Ladislav Jelinek – Piano
The selection of piano works on this compact disc by Ladislav Jelinek does enc1ose
altogether five titles, but especially two pieces form the dramatic domination:
First of all it is the sonata for piano op. 53 ,,Waldstein“, the immortal opus by
Ludwig van Beethoven (1770—1827), and simultaneously there is the opportunity
to become acquainted with a work, which is far away from being known as well,
but which deserves the highest attention as well. It is the Silhouettes op. 8 by Antonin
Dvorák (1841—1904), a cycle consisting of twelve parts.
Indeed on this record we do find also the famous Humoresque No. 7 and two brilliant
pieces by Franz Liszt (1811—1886).
Ladislav Jelinek — how the selection indicates — has, concerning the styles of piano
music, chosen a relatively broad repertory, with which he indeed wonderfully
documents his remarkable musicality, highest technical abilities and at the same time
his exceptional universality of interpretation. Each of the introduced works is seized
specifically, so that the listener does get immediately the whole spectrum of valuable
The screening of the quality of every pianist is incontestable always Beethoven.
Even if this record would not include anything else, it is worth to have it in one‘s
The soloist impressed on the sonata a clear architectonic conception, his interpretation
is distinguished by a deep intellectual access to the work, an extraordinary nobleness
and excellent presentation.
In the introducing Allegro con brio, which has, the lyric second theme excepted, a
motor character, does impress the perfect technique, tonal well-balanced and fluid play
of L. Jelinek.
The particular face of the short slow movement (Introduzione) he does interpret like a
The concluding Rondo of the Waldstein-sonata does begin in a pianissimo and in only
moderate time (Allegretto moderato). It is an excellent counterpart of the first movement which indeed vaults airier, although it does not lack of great graduations.
In this intentions the soloist has also seized the movement. He opens it like an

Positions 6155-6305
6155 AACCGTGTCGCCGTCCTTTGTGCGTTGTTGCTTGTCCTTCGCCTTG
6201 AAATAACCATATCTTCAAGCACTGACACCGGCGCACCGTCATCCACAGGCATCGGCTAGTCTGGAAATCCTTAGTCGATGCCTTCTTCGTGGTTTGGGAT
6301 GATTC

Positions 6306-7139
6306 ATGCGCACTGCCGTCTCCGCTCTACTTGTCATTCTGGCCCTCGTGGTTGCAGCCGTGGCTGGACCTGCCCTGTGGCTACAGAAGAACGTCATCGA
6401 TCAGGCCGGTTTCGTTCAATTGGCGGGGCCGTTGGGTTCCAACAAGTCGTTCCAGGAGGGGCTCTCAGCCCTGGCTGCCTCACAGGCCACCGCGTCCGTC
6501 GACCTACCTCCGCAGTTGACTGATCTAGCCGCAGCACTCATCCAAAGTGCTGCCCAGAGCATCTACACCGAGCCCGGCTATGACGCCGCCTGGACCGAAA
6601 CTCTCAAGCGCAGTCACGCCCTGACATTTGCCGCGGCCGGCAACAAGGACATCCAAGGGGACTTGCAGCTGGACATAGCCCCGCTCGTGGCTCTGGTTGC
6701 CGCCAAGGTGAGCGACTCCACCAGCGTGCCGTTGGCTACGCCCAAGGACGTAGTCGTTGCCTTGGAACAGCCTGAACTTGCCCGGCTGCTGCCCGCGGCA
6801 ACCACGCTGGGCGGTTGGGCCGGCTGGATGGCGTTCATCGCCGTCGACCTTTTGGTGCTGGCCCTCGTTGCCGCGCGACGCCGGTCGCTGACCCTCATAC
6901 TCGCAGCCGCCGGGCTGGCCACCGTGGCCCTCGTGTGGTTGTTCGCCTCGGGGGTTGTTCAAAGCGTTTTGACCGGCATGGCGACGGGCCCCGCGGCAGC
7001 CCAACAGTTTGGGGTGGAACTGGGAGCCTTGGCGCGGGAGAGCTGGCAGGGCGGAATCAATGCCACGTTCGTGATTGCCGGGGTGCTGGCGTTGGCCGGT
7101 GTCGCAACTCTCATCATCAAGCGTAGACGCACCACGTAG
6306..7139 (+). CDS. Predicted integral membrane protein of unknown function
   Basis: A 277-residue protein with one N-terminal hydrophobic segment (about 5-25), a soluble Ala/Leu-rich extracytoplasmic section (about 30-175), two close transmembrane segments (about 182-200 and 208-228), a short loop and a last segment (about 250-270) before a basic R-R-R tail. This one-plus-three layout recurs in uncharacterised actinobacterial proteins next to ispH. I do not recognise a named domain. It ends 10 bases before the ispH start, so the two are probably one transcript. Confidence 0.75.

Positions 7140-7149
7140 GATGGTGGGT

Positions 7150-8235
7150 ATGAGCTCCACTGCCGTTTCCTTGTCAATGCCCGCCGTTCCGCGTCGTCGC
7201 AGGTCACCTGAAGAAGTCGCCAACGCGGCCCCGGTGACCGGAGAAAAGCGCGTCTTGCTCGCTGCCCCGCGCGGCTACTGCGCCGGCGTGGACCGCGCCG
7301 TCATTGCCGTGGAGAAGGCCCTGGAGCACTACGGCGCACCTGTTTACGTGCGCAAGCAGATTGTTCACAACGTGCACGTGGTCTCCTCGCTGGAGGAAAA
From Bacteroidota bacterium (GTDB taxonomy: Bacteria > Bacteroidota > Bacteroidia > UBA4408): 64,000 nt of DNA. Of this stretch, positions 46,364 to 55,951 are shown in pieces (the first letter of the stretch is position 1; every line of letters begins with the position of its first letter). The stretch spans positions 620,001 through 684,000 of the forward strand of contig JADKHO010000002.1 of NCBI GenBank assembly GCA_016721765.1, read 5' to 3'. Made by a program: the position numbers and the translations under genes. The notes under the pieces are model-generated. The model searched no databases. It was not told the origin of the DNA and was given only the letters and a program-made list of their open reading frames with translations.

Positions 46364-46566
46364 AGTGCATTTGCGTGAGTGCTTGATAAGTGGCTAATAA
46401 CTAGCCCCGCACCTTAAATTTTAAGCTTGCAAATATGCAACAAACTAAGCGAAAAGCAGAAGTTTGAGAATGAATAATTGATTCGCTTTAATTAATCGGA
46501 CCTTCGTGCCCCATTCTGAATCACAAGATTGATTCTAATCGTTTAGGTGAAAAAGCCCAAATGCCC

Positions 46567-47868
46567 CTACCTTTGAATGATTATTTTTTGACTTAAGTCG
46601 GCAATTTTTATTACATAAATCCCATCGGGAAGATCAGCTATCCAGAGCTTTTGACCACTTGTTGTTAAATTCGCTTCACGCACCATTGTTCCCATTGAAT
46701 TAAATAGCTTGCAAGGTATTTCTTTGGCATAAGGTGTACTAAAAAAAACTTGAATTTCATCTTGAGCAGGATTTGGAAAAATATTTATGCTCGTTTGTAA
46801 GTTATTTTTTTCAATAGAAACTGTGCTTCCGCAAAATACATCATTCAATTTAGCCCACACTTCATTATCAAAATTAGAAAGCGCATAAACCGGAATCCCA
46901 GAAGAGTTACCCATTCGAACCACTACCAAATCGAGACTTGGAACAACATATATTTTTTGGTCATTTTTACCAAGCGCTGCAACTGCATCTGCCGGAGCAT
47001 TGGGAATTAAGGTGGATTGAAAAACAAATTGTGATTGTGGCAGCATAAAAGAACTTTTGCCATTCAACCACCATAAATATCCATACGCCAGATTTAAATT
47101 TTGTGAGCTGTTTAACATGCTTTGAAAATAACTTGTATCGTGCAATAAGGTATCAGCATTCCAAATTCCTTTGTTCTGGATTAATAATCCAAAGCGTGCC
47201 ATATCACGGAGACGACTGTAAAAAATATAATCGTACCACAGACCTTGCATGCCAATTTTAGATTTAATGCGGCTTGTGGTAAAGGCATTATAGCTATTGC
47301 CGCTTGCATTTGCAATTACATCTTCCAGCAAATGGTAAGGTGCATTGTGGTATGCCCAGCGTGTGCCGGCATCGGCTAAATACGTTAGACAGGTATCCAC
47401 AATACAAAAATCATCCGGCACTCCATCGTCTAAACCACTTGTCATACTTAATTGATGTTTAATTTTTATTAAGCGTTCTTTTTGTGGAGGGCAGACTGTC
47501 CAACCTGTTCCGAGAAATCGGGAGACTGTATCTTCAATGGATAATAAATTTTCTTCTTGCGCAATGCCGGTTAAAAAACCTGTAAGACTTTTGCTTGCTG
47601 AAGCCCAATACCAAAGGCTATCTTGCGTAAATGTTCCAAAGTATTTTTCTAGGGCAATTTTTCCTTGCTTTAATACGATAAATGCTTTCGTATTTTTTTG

expression of silent joy, which spreads out afterwards and grows into a grand hymn.
A complete different atmosphere unfold the Silhouettes.
Dvorák wrote this cycle, which does include twelve pieces for piano, towards the end
of the year 1879 and utilized by many of the Silhouettes musical material of former
It is a matter of graceful delicacies, genre-pictures, which are adapted musically to the
cyclic arrangement. At the same time they are pleasant and attractive for the listener.
The frame of the work is formed by the main theme of the first movement of the
symphony No. 1, which appears also in No. 5, nevertheless we do find here also
worked up musical devices from several further compositions by the author.
Ladislav Jelinek does interpret these intimate, graceful little works with an exceptional
sense of detailed fine work, weighs the dynamics like on absolutely exact balances —
each piece is in his performance a not commutative little world for itself. His
interpretation is strong in expression, winged by the perfect technique. In the
wide spectrum of nuances of expression he illustrates convincingly poetry (No. 2),
facetiousness (No. 3), delicacy (No. 11) and where it is necessary he does bring to bear
also the fullness of instrumental virtuosity. As an interpreter of deep inner enjoyment
L. Jelinek appears likewise in the popular Humoresque No. 7 from the homonymous
cycle of piano pieces op. 101 by Dvorák.
In a grand way this compact disc is crowned with two virtuoso compositions by
Franz Liszt. From the early period originate Les Cloches de Genève, which came
into being during the author‘s Swiss partnership-like living together with the countess
d‘Agoult. L. Jelinek‘s splendid interpretation of the work is distinguished by a large
dynamic span and radiates a wonderful poetic charm.
The brilliant experience for the hearer yet continues also in the well-known paraphrase
of Verdi‘s Rigoletto.
The author taxes here every pianist severely, without any hesitation we can
denote this piece as one of the highest summits of pianistic virtuosity. The
exceptionally demanding task, also in that case, L. Jelinek solved with a perfect result.
He does play absolutely relaxed and self-evident, with an astonishing easiness he glides
over all of the numerous technical cliffs.
As well as all previous works also the paraphrase of Rigoletto is an enormous
enjoyment for the hearer.
This compact disc by Ladislav Jelinek is a meeting with an interpretatively ripe personality.
Rightly can the artist put it to his credit of demanding creative success.
PhDr. Ludvík Kašpárek
Press spokesman — Czech Philharmonic Orchestra
Dvorák, Liszt, Beethoven - a congenial combination of high - carat
composers for a remarkable CD - production...
... sentences like “His interpretation is strong in expression and winged
by the perfect technique“ do in truth belong hither.
Frankfurter Neue Presse